Google considers charging for AI-powered search in big change to business model

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Google is working on the biggest shake-up of its search business by charging for new “premium” features powered by generative artificial intelligence, the first time it would put any of its core product behind a paywall.

The proposed revamp to its cash cow search engine shows the company is still grappling with a technology that threatens its core advertising business, almost a year and a half after the debut of ChatGPT.

Google is looking at options including adding certain AI-powered search features to its premium subscription services, which already offer access to its new Gemini AI assistant in Gmail and Docs, according to three people with knowledge of its plans.

Engineers are developing the technology needed to deploy the service but executives have not yet made a final decision on whether or when to launch it, one of the people said.

Google’s traditional search engine would remain free of charge, while ads would continue to appear alongside search results even for subscribers.

But charging would represent the first time that Google — which for many years offered free consumer services funded entirely by advertising — has made people pay for enhancements to its core search product.

Google reported $175bn in revenue from search and related ads last year, more than half its total sales, posing a conundrum for the company over how to embrace the latest AI innovations while preserving its biggest profit driver.

Since November 2022, when OpenAI launched ChatGPT, Google has been scrambling to respond to the competitive threat posed by the wildly popular chatbot. ChatGPT can give quick and complete answers to many questions, threatening to render redundant a traditional search engine’s list of links, and the lucrative ads that appear alongside them.

Google began testing an experimental AI-powered search service in May last year, presenting more detailed answers to queries while also continuing to present users with links to further information and advertising. However, it has been slow to add any of the features from what it calls its “Search Generative Experience” experiment to its main search engine.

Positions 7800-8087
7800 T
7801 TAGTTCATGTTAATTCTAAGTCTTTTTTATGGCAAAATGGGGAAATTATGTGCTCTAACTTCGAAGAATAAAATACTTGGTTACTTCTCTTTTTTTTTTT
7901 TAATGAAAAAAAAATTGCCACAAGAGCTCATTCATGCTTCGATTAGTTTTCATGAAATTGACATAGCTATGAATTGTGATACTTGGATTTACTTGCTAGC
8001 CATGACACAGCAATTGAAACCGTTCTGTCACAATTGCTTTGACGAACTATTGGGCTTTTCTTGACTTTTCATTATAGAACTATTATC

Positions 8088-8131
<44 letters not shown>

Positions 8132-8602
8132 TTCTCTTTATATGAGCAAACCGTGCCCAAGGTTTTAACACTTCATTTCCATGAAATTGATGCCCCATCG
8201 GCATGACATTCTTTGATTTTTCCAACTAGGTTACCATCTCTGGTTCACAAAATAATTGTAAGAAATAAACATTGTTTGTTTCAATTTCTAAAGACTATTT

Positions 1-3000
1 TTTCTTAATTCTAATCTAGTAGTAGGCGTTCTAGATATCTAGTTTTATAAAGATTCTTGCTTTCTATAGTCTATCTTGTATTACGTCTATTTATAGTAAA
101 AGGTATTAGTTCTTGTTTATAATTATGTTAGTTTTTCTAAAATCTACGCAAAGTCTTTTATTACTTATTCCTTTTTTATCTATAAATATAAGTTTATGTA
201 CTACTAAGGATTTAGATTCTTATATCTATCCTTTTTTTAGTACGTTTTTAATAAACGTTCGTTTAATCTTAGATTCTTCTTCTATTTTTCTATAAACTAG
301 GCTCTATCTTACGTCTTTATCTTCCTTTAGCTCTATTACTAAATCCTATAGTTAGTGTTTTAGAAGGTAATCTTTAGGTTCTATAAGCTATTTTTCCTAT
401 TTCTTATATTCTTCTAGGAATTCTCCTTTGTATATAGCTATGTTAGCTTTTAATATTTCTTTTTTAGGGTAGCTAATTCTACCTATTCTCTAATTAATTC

These kinds of search results, which include an “AI-powered snapshot”, are more costly for Google to serve up than its traditional responses because generative AI consumes a lot more computing resources. It has offered access to SGE to only a select few users, including some subscribers to its Google One bundle that offers benefits such as extra cloud storage for a monthly fee.

Microsoft, which has an expansive partnership with OpenAI, launched improved GPT-powered search and a chatbot, now called Copilot, in its Bing search engine more than a year ago. However, the new AI features have done little to boost Bing’s market share, which lags far behind Google.

Some analysts have warned that Google’s ad business could suffer if its search engine provided more complete AI-generated answers that no longer required users to click through to its advertisers’ websites. Also, many online publishers that depend on Google for internet traffic fear fewer users will visit their sites if Google’s AI-powered search extracts information from their web pages and presents it to users directly.

Google this year added a new premium tier to its Google One consumer subscription service for users who wanted to use its most advanced Gemini chatbot. It has also added Gemini to Workspace, its suite of online productivity apps like Gmail and Docs.

It is unclear how exactly the company would seek to integrate AI-powered search into these paid-for services, which offer different pricing tiers, or when the AI-powered search offering would be ready to launch. Google could still decide to launch certain elements of its experimental AI-powered service into its main, free search engine over time, according to people familiar with its thinking.

Google said the company was “not working on or considering” an ad-free search experience but that it would “continue to build new premium capabilities and services to enhance our subscription offerings across Google”.

“For years, we’ve been reinventing Search to help people access information in the way that’s most natural to them,” said Google. “With our generative AI experiments in Search, we’ve already served billions of queries, and we’re seeing positive Search query growth in all of our major markets. We’re continuing to rapidly improve the product to serve new user needs.”

It added: “We don’t have anything to announce right now.”

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